While only 9,559 mill workers out of the 1.48 lakh applicants have got lucky at the Maharashtra Housing and Area Development Authority’s (MHADA) two lotteries, one of which was held yesterday, they too won’t get hold of their flats’ keys for at least a year.
One of the under construction buildings being built by MHADA where the Western India Mill once stood at Lalbaug. Pic/Ajinkya Sawant
This is due to two reasons: Firstly, some of these buildings are still under construction and secondly, a case filed by Karamchari Niwara and Kalyankari Sangh, an NGO representing mill workers, asking how MHADA plans to allot flats to 1.48 lakh workers when it has space for just 11,977, stops the authority from giving possession until court order. The authority is constructing buildings on the land of six mills.
In the last week of April, Bombay High Court gave MHADA three weeks’ time to come up with an answer as to how will it allot housing. While the third and last phase of lottery, which will be conducted in August, will have 2,418 awardees, the other two saw lotteries being awarded to 6,925 and 2,634 people.
More than 500 people were present at the Rangasharda auditorium in Bandra for the second phase of the lottery, along with Chief Minster Devendra Fadnavis, other ministers and MHADA officials.
The authority will also check the eligibility of the winners by verifying their documents.
Arun Narayan Pawar (40) received the lottery on behalf of his father Narayan Krishna Pawar (85), who was unwell. “It feels great to win this lottery. Unfortunately my father is unwell today or else he would have been the happiest person to live this moment. The number 9 seems to be lucky for me as this is the same day that my father used to get his salary and today is May 9, when we have won the house we have been dreaming of for years,” said Arun.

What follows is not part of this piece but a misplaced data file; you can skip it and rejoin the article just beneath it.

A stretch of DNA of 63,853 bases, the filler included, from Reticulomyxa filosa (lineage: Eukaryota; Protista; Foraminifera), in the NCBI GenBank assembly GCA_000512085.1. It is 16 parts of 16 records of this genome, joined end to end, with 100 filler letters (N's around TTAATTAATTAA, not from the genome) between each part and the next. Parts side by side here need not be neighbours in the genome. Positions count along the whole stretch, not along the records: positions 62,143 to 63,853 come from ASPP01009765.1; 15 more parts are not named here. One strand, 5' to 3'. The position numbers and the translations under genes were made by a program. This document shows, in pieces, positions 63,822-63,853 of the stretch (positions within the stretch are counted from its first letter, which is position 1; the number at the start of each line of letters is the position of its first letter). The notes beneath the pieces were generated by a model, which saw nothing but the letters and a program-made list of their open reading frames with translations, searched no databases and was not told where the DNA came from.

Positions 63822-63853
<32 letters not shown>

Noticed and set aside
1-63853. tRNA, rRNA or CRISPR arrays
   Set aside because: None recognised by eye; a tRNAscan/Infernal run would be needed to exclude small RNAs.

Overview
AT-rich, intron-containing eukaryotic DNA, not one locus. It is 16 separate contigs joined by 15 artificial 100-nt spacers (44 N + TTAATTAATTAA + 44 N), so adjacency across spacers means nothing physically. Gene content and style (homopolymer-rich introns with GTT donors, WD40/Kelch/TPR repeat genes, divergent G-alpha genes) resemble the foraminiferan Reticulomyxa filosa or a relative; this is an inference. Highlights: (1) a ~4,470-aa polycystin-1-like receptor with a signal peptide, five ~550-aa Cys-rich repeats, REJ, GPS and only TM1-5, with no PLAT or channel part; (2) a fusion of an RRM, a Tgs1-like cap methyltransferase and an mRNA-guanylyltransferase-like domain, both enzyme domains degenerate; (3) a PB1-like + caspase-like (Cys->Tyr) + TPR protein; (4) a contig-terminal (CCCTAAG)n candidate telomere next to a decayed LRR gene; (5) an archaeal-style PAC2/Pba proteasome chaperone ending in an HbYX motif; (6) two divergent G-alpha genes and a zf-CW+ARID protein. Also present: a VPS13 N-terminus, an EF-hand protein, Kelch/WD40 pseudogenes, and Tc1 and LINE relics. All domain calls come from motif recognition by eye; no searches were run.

Yesterday also brought disappointment for those who went back home empty-handed. Rekha Tukaram Narkar (45), whose husband worked for Western India Mill for 32 years and died three years after the mill shut down, now lives with her daughter after her son refused to keep her in his house. “After my husband died, I had no money. I somehow managed to get my children educated but I still don’t have a house of my own,” said Narkar.
Abhinav Parwatkar (59), a former mill worker, said, “I have been dreaming of a house in Mumbai for the last 50 years that we have been here. Now, it seems that my hard work has finally paid off . We have been staying in a rented room in Santacruz.”
Another awardee, Nandalal Ramnath Yadav (60), who worked for 28 years in Ruby Mills, said, “I shifted to my hometown, Phulpur in Allahabad, as I did not have a house in Mumbai. It really feels good to have a house here and now at least I can think of staying here.”